Family Assessment & Diagnosis Using Marilyn Friedman's Model of Assessment -- Within any healthcare situation, numerous factors are part of the assessment process; not just in the identification of family needs, but in the manner in which the immigrant family presents special challenges in the U.S. healthcare situation.

The Friedman Model of Family Assessment is based on numerous other medical, psychological, and social theories, including both developmental and systems theory. For Friedman, the family is a social system, but one that is a subsystem of society at large. The model provides guidelines for family nurses as they interview families about structure, functions, socialization, coping mechanisms, and attitudes towards medical care. It also focuses on the internal and outward stimuli regarding problem areas within the family structure, and ways to identify and mitigate dysfunctional systems (Brandel, ed., 2011; Kerson and McCoyd,2010 ). It is important to note that the strength of the Friedman model regarding immigrant families is its ability to encounter non-traditional family structures and cope with alternatives to the nuclear family model. Instead, Friedman suggests that there are many functional types of families that do not fit a "mold" but that require a skeleton of analysis in order to provide better healthcare options for that individual grouping (Friedman, 2005). Table 1 provides a further example of the manner in which Friedman suggests a family assessment be organized:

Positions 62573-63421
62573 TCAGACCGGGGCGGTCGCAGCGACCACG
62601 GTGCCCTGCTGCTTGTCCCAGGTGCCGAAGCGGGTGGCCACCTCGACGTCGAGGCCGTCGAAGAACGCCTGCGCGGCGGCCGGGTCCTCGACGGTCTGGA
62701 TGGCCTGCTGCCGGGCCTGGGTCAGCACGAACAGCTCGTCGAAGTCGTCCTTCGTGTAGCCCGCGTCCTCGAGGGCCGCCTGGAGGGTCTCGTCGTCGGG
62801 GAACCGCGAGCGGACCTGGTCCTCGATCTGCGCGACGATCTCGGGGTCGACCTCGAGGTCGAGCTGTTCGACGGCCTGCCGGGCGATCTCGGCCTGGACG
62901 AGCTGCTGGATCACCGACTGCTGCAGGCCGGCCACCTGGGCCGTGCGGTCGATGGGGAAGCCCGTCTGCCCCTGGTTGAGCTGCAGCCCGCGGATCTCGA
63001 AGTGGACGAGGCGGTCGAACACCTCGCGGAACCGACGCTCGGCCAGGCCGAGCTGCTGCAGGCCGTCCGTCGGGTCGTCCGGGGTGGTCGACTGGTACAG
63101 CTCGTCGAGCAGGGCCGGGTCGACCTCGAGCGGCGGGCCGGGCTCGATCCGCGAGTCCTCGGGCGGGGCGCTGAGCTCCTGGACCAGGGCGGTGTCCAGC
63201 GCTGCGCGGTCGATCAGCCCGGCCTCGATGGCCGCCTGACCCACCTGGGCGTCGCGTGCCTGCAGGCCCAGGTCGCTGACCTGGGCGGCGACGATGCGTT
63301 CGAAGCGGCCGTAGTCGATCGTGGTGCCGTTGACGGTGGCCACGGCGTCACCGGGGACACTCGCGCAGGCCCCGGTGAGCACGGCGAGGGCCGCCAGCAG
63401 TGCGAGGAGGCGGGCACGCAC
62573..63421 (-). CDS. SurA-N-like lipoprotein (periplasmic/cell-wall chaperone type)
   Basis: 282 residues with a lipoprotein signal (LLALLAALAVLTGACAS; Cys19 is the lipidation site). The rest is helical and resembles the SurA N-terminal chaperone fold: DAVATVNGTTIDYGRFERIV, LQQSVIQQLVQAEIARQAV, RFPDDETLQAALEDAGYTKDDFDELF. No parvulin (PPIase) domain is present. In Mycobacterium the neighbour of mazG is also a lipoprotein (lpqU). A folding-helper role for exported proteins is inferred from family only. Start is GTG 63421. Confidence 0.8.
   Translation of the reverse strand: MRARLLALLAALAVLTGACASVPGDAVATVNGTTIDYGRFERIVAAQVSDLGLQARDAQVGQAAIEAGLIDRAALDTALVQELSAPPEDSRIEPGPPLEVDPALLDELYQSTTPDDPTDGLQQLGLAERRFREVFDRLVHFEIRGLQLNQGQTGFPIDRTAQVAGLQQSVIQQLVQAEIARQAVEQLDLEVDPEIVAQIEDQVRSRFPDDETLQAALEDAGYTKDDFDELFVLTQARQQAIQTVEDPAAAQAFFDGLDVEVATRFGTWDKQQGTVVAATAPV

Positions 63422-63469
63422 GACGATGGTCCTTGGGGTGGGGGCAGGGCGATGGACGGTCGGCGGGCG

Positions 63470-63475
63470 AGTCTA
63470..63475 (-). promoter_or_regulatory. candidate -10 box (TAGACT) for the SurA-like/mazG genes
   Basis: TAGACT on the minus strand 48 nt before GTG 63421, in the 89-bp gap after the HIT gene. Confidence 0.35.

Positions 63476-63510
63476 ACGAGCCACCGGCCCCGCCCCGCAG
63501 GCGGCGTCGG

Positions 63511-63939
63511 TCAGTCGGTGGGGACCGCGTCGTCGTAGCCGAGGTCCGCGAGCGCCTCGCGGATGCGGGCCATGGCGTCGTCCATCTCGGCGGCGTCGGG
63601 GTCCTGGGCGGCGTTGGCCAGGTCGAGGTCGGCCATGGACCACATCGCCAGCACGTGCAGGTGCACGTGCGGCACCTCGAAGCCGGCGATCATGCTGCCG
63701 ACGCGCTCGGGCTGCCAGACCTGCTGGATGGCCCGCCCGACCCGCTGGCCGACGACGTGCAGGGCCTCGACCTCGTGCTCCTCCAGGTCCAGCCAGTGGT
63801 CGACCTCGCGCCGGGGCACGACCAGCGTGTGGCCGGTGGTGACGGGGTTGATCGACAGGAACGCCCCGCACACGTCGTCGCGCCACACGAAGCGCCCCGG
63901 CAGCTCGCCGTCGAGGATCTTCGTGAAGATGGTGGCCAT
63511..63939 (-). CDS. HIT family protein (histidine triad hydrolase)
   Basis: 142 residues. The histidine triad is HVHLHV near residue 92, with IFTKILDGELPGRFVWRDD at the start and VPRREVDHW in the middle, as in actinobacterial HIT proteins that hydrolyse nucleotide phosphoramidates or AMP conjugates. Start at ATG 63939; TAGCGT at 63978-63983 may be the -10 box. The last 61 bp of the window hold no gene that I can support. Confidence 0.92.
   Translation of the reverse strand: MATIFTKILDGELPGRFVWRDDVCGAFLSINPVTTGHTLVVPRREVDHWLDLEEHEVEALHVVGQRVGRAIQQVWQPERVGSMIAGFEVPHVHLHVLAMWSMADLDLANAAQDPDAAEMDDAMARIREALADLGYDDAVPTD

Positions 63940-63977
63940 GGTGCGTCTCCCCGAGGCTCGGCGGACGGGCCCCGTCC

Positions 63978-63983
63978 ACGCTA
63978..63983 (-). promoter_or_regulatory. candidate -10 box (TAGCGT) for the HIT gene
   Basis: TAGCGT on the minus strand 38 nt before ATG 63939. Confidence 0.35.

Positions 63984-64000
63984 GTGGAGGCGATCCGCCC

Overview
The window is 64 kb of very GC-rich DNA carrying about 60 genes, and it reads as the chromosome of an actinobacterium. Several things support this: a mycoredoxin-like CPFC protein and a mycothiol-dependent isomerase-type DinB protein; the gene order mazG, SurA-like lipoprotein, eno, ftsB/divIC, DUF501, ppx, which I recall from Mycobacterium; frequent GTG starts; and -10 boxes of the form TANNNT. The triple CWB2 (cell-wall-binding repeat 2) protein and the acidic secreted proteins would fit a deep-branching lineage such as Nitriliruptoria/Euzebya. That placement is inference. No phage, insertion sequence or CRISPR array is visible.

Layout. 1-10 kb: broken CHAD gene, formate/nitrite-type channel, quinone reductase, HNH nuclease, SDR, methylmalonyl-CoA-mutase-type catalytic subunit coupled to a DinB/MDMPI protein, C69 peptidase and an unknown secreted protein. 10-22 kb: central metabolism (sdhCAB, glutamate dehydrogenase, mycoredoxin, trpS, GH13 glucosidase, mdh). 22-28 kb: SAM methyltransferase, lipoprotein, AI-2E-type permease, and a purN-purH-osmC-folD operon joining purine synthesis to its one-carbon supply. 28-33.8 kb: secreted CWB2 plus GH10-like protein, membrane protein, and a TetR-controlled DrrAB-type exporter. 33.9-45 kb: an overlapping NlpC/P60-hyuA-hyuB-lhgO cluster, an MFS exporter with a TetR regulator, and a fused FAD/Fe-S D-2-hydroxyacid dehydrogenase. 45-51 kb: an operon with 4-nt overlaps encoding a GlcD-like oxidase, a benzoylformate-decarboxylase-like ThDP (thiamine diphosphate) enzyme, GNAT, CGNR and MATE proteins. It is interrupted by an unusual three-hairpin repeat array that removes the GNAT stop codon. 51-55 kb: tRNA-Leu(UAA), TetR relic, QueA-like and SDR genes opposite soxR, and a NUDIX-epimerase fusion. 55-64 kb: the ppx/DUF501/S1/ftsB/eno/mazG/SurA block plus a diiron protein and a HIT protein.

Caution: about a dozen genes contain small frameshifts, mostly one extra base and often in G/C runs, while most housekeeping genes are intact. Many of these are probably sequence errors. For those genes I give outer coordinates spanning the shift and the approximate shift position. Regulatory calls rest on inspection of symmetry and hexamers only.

Table 1 -- Friedman Family Assessment Model

Common traditional family Forms

Common Non-Traditional Family Forms

Nuclear Family -- one parent, living in the same household: a) first marriage or, b) blended or step-parent families

Unmarried parent and child living alone, usually mother and child

Nuclear Family -- husband, wife and children living together: a) first marriage or, b) blended or step-parent families

Unmarried couple and child living together -- usually a common law marriage

Nuclear family -- husband and wife living alone; childless or no children living at home: a) single or b) dual career

Cohabiting couple -- unmarried couples living together

Single-parent family; female or male head of household as a result of divorce, abandonment, separation, or death.

Same sex persons living together as partners

Extended family -- parents, grandparents and children living together

Extended family -- same sex persons with grandparents or additional family members

"Empty nest" families -- older couples living alone: a) children at college, or b) children have family of their own

(Adapted from Friedman, 2002)

Overall Family Structure Assessment - Within the framework of nursing, a family is represented as a group of individuals, typically related, but not always, that exists to meet the needs of its members. Regardless of the composition of the family, it performs several essential functions:

Nurturing and nourishing the young.

Economic survival and support for family members.

Safety of family members from threats to survival, especially as concerns the young, the old or disabled.

Transmission of cultural beliefs, traditions and values to the next generation.

Provision of care and support for family members in times of health and illness.

Providing a setting for love, companionship and intimate relationships.